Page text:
In a criminal trial where the accused person appears to have absconded or is likely to threaten the witnesses and tamper with the outcome of the trial, the court will not be inclined to grant bail to the accused. This was held in the judgement passed by a single member bench of the High Court of Delhi consisting of Justice Subramonium Prasad in the case of Ishu v The State [Bail Application No. 2837 of 2021] pronounced on 16th August 2021.
The petitioner, Ishu has filed the present petition for the grant of instant bail in the event of her arrest after being accused of causing hurt through poisoning and extortion and having an FIR against her under sections 328, 389 and 34 of the Indian Penal Code. The complainant, Rishab Jain runs a marble and tiles business in Mangolpur Kalan, New Delhi. On 1st April 2021, one Nikhil Bhattal visited the complainant’s shop and ordered for some marble stone to be delivered to his residence in New Delhi. When the complainant reached Nikhil Bhattal’s residence, he was introduced to Bhattal’s girlfriend, Ishu who is the petitioner in this case. It is alleged that the petitioner offered a drink to the complainant, which made him dizzy and eventually caused him to pass out. The complainant allegedly woke up to see the petitioner rubbing on his private parts. The complainant narrated this incident to Bhattal who threatened to file rape charges against the complainant unless he gave them Rs 2,00,000 in cash, a mobile phone and a television set.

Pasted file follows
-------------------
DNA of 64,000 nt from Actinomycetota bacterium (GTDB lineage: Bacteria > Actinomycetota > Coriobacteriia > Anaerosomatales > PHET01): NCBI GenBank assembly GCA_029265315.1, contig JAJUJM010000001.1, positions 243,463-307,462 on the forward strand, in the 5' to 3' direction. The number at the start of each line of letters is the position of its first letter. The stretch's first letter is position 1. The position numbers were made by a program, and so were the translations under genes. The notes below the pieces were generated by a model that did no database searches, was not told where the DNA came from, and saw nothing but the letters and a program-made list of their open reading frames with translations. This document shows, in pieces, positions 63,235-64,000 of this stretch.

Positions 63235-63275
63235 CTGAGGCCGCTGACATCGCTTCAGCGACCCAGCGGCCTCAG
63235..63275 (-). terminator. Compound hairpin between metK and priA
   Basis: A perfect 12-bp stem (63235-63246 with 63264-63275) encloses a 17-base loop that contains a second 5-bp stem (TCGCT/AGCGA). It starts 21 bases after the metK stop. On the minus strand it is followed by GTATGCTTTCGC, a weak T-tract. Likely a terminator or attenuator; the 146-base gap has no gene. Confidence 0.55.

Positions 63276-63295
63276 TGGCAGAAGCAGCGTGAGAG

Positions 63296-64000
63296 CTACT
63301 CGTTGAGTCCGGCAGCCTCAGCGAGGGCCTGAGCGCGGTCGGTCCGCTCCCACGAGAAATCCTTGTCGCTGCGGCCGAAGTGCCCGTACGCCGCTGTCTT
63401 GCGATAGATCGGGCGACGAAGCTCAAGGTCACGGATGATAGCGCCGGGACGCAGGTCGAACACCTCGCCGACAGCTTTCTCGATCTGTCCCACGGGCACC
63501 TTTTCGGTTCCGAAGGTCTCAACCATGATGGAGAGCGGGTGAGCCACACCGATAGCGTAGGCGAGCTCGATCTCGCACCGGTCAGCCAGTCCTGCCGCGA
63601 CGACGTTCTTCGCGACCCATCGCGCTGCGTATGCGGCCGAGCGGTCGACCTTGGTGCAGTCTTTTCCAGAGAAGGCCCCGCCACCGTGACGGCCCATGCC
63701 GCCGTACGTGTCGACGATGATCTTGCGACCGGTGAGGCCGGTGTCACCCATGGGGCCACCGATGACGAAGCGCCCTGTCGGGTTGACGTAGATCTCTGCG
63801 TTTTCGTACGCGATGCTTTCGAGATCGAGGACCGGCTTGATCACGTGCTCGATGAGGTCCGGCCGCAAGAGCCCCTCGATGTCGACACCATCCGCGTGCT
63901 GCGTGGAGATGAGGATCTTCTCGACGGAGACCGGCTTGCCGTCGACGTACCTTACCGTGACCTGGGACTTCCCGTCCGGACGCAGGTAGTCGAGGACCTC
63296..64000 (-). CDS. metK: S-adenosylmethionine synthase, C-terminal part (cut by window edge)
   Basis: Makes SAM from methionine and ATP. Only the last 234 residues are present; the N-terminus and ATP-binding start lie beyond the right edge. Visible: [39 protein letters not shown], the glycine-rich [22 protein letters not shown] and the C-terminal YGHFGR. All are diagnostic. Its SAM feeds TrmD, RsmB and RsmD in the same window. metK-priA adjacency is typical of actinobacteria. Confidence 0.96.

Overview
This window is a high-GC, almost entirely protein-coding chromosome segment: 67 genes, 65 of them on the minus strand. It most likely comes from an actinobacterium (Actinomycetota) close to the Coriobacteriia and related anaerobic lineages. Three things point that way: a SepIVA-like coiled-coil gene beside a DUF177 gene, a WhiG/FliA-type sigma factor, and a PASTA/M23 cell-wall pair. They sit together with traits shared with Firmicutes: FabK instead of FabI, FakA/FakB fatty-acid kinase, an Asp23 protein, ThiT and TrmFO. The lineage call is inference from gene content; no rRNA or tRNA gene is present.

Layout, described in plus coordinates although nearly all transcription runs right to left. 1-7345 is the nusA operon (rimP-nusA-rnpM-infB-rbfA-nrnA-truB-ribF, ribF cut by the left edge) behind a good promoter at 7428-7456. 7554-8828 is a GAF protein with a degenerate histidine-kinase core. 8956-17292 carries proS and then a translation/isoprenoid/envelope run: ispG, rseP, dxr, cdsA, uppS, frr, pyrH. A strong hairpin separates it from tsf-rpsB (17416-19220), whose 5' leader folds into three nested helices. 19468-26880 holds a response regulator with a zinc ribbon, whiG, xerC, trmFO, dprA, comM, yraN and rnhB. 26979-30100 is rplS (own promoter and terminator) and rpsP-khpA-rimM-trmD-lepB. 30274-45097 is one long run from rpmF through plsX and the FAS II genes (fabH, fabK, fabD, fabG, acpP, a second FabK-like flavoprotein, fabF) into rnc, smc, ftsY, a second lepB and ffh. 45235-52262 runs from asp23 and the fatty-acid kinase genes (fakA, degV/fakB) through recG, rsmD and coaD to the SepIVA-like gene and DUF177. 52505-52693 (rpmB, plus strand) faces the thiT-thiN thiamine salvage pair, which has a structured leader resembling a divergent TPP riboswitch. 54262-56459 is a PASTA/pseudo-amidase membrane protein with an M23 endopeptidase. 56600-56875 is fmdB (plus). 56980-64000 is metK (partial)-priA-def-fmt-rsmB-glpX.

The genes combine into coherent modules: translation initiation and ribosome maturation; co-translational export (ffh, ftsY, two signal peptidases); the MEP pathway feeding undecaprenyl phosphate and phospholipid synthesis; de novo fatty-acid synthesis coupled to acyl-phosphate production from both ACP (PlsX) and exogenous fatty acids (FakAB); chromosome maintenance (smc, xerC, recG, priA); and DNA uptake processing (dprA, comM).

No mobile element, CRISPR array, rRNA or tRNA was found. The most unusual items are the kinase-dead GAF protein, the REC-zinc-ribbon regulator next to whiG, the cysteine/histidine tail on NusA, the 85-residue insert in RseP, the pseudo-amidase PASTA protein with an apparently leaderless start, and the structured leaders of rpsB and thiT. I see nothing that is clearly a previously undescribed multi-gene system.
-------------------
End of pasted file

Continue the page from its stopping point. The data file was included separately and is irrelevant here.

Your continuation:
The petitioner and her boyfriend allegedly called and threatened the complainant more than 25 times with rape charges if their demands were not met. The complainant also submitted numerous voice recording indicating the same. The complainant reported the petitioner and her boyfriend to the police and the FIR was lodged on 10th April 2021 for the offences mentioned above. The petitioner’s boyfriend was arrested on 11th April 2021 and was granted bail by the High Court of Delhi on 22nd July 2021. However the petitioner switched off her phone, was missing to evade arrest until 30th July 2021 when she tried to apply for anticipatory bail which was refused to her. While pleading for instant bail, the petitioner’s counsel reasoned that the petitioner was only taking time to prepare her defense and not really absconding during the time when she could not be traced.
Justice Subramonium Prasad observed that “The petitioner is accused of an offence under Section 328 IPC, which is a serious offence. There is some justification in the contention of the learned APP that the conduct of the petitioner does show that there is a likelihood of her fleeing from justice and that she would not cooperate with the investigation. The probability of the petitioner and the co-accused, Nikhil Bhattal, extending threats to the complainant cannot be ruled out at this stage. In view of the above, this Court feels that this is not a fit case where the petitioner should be granted bail in the event of arrest.” Accordingly the petition for instant bail was dismissed by the court along with all other pending applications.